It has taken so long for the Johnson Ferry-Abernathy widening to be completed that it now takes much more than just the opening of an upgraded 4-lane road to get a positive reaction from a congestion-weary commuting public. Maybe the state feels that publicizing the completion of the new Johnson Ferry-Abernathy road project in Sandy Springs will only lead to a dissatisfied commuting public asking too-many increasingly uncomfortable questions about the long-unfunded and neglected transportation needs of the Georgia 400 roadway that the newly-improved Abernathy Road feeds directly into. Or maybe the state feels that publicizing the completion of the Johnson Ferry-Abernathy road project will lead to the start of some very-uncomfortable inquiries and conversations in which commuters ask questions about the lack of adequate transit service in a metro region of 6 million people that has doubled in size over the past two decades, but whose already-limited transportation funds have dwindled over the same time frame.

The Last Democrat in Georgia
The Last Democrat in Georgia

{{"Last week, Sen. Johnny Isakson cut a ribbon to open the newly improved Johnson Ferry Road. Hardly anyone paid heed....It’s anyone’s guess as to why the improved road has garnered such little comment. But it does suggest some degree of weariness when a $26 million project that was nearly 30 years is the making doesn’t trigger a buzz."}}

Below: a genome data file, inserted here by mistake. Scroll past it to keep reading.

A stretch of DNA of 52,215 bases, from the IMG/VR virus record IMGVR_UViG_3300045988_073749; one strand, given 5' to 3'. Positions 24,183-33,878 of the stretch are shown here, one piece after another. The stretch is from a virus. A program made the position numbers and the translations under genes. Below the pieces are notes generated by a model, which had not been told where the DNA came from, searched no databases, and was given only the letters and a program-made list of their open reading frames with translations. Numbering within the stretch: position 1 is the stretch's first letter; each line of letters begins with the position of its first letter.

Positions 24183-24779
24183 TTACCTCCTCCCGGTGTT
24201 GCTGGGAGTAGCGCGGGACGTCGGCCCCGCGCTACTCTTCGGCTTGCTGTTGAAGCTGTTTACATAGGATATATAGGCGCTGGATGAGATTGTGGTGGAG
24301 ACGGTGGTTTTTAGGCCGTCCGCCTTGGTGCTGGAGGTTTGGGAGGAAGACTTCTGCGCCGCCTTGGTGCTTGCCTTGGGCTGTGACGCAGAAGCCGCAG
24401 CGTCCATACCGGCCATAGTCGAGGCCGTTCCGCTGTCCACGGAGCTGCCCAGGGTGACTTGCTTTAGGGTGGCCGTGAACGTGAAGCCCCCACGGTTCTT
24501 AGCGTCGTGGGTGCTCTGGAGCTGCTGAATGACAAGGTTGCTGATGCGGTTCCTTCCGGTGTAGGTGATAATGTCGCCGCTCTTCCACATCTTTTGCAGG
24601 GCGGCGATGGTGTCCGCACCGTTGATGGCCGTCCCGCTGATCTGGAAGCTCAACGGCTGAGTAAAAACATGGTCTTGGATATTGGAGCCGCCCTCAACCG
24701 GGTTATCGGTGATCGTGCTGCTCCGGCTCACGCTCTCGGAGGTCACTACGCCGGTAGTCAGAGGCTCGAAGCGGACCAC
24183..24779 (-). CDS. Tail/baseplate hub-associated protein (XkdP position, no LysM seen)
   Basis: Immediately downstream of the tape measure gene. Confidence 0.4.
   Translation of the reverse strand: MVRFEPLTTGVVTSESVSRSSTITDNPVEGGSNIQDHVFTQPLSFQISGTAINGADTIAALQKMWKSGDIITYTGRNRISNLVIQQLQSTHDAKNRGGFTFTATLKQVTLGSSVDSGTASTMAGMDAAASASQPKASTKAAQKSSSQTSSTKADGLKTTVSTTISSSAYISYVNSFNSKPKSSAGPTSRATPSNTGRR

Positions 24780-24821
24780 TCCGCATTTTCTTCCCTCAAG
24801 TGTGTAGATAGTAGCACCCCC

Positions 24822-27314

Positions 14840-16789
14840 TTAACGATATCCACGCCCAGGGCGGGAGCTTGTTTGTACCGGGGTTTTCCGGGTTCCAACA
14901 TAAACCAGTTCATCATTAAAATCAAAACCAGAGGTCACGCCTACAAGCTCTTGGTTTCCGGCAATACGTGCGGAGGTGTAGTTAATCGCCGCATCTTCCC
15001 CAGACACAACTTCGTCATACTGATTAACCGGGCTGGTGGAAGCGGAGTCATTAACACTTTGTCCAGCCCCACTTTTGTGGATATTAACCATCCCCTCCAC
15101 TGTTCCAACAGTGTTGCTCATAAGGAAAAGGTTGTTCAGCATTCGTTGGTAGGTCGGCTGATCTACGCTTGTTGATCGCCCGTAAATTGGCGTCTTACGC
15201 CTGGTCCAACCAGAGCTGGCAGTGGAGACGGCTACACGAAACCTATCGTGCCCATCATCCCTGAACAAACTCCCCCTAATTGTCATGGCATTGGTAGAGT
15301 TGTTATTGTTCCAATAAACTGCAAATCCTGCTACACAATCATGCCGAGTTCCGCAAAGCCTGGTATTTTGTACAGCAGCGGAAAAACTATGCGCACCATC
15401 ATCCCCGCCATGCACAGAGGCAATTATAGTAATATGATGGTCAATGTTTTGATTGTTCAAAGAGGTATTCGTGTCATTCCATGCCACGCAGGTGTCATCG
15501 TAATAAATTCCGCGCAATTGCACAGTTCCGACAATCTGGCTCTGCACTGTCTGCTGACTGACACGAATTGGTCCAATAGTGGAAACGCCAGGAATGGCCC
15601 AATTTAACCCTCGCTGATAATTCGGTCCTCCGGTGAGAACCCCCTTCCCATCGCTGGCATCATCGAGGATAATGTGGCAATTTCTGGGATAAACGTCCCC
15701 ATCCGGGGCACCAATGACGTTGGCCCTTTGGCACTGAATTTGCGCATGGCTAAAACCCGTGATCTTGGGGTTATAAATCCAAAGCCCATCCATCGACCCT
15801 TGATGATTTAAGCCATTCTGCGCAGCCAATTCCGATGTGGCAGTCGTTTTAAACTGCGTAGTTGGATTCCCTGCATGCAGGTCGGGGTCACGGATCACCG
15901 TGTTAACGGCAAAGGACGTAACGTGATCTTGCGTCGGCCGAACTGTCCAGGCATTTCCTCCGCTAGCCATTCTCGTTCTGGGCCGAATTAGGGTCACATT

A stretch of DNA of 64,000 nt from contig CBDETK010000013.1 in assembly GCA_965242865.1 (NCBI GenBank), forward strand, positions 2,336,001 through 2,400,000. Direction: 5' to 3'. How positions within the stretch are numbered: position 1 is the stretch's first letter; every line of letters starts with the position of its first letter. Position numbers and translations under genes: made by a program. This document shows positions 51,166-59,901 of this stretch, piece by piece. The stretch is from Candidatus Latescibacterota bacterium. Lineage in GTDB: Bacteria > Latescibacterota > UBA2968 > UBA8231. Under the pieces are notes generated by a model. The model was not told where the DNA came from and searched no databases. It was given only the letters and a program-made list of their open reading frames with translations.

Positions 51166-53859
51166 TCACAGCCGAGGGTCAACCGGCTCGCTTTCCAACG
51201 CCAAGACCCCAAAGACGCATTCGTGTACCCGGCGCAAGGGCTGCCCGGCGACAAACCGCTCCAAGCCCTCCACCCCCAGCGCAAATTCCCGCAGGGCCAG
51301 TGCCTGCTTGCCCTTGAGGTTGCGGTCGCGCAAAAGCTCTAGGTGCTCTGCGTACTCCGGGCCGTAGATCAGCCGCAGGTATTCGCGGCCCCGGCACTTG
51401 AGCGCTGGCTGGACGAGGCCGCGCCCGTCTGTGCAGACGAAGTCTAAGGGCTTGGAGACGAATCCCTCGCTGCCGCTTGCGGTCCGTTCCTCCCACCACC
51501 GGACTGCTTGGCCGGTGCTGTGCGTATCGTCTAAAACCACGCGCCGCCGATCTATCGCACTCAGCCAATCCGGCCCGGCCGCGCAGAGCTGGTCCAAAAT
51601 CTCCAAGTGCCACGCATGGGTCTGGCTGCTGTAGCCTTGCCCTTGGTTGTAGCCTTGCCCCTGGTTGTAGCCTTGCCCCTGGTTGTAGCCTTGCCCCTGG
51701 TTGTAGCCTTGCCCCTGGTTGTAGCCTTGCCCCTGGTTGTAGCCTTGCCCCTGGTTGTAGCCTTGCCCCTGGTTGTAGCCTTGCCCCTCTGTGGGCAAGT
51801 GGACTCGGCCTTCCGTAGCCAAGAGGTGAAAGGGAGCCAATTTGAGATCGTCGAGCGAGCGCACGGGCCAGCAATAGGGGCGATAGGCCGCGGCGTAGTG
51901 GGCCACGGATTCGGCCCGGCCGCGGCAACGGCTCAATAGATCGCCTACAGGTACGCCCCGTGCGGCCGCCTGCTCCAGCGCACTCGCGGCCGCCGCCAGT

...Maybe the completion of the Johnson Ferry-Abernathy road project has garnered such little comment, particularly from the State of Georgia, because, despite the seeming victory on an issue that the state has suffered many humiliating policy defeats on in transportation (policy defeats that have largely been of the state's very own making), transportation is not an issue that the state really wants to have an extended conversation about at this point of so much public dissatisfaction over the state's largely-incompetent handling of the transportation issue.

The Last Democrat in Georgia
The Last Democrat in Georgia

{{"Last week, Sen. Johnny Isakson cut a ribbon to open the newly improved Johnson Ferry Road. Hardly anyone paid heed....It’s anyone’s guess as to why the improved road has garnered such little comment. But it does suggest some degree of weariness when a $26 million project that was nearly 30 years is the making doesn’t trigger a buzz."}} ...Maybe the completion of the Johnson Ferry-Abernathy road project has garnered such little comment, particularly from the State of Georgia, because, despite the seeming victory on an issue that the state has suffered many humiliating policy defeats on in transportation (policy defeats that have largely been of the state's very own making), transportation is not an issue that the state really wants to have an extended conversation about at this point of so much public dissatisfaction over the state's largely-incompetent handling of the transportation issue.